Winlevi

WINLEVI- clascoterone cream
Sun Pharmaceutical Industries, Inc.

1 INDICATIONS AND USAGE

WINLEVI (clascoterone) cream is an androgen receptor inhibitor indicated for the topical treatment of acne vulgaris in patients 12 years of age and older.

2 DOSAGE AND ADMINISTRATION

Cleanse the affected area gently. After the skin is dry, apply a thin uniform layer of WINLEVI cream twice per day, in the morning and the evening, to the affected area. Avoid accidental transfer of WINLEVI cream into eyes, mouth or other mucous membranes. If contact with mucous membranes occurs, rinse thoroughly with water.

WINLEVI cream is for topical use only. WINLEVI cream is not for ophthalmic, oral or vaginal use.

3 DOSAGE FORMS AND STRENGTHS

Cream 1%. Each gram of WINLEVI cream contains 10 mg of clascoterone in a white to almost white cream.

4 CONTRAINDICATIONS

None.

5 WARNINGS AND PRECAUTIONS

5.1 Local Skin Reactions

WINLEVI cream may induce local irritation (erythema/redness, pruritus, scaling/ dryness). Concomitant use with other potentially irritating topical products (medicated or abrasive soaps and cleansers, soaps and cosmetics that have a strong drying effect and products with high concentrations of alcohol, astringents, spices or lime) should be limited.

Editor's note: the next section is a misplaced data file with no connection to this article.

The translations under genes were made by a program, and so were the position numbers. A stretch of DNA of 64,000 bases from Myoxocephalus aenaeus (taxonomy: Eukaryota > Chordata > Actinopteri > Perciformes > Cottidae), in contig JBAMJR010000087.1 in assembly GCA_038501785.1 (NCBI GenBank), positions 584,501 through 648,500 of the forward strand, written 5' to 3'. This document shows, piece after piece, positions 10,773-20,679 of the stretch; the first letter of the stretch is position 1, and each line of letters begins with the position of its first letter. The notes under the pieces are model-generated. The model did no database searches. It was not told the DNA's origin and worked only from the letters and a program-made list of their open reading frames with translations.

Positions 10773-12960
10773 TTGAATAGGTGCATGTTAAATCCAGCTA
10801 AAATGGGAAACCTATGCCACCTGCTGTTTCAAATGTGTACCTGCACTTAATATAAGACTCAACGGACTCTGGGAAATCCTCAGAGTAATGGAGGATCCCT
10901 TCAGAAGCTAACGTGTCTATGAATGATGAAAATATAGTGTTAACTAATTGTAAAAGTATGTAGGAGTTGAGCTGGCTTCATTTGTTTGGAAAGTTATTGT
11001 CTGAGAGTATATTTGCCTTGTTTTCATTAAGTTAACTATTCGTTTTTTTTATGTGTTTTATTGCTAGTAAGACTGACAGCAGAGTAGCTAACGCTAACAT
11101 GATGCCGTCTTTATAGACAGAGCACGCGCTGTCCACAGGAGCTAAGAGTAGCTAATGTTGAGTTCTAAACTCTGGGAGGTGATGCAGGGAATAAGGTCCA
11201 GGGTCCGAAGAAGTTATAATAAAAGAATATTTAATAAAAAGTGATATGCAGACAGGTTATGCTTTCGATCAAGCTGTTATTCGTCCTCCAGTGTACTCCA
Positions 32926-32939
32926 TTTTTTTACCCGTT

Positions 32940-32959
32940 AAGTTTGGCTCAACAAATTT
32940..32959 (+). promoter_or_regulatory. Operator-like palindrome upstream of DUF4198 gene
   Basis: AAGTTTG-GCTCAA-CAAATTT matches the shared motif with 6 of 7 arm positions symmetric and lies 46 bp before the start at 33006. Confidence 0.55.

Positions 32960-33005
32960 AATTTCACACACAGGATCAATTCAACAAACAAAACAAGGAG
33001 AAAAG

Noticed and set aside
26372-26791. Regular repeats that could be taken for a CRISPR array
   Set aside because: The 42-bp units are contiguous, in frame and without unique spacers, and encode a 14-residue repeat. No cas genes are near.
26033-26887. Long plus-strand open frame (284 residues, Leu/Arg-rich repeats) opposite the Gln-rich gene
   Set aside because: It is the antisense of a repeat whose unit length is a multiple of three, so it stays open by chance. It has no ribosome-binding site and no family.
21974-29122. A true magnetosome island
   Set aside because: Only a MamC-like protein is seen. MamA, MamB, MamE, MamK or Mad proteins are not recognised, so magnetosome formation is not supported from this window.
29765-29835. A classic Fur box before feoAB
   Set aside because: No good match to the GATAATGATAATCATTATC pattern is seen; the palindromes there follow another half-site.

The product should not be applied to cuts, abrasions, eczematous or sunburned skin.

5.2 Hypothalamic-pituitary-adrenal (HPA) Axis Suppression

Hypothalamic-pituitary-adrenal (HPA) axis suppression was observed and may occur during or after treatment with clascoterone. In the PK trial, all subjects returned to normal HPA axis function at follow-up 4 weeks after stopping treatment [see Clinical Pharmacology (12.2)]. Conditions which augment systemic absorption include use over large surface areas, prolonged use, and the use of occlusive dressings.

If HPA axis suppression develops, an attempt should be made to withdraw the drug.

Pediatric patients may be more susceptible to systemic toxicity.

6 ADVERSE REACTIONS

6.1 Clinical Trials Experience

Because clinical trials are conducted under widely varying conditions, adverse reaction rates observed in the clinical trials of a drug cannot be directly compared to rates in the clinical trials of another drug and may not reflect the rates observed in practice.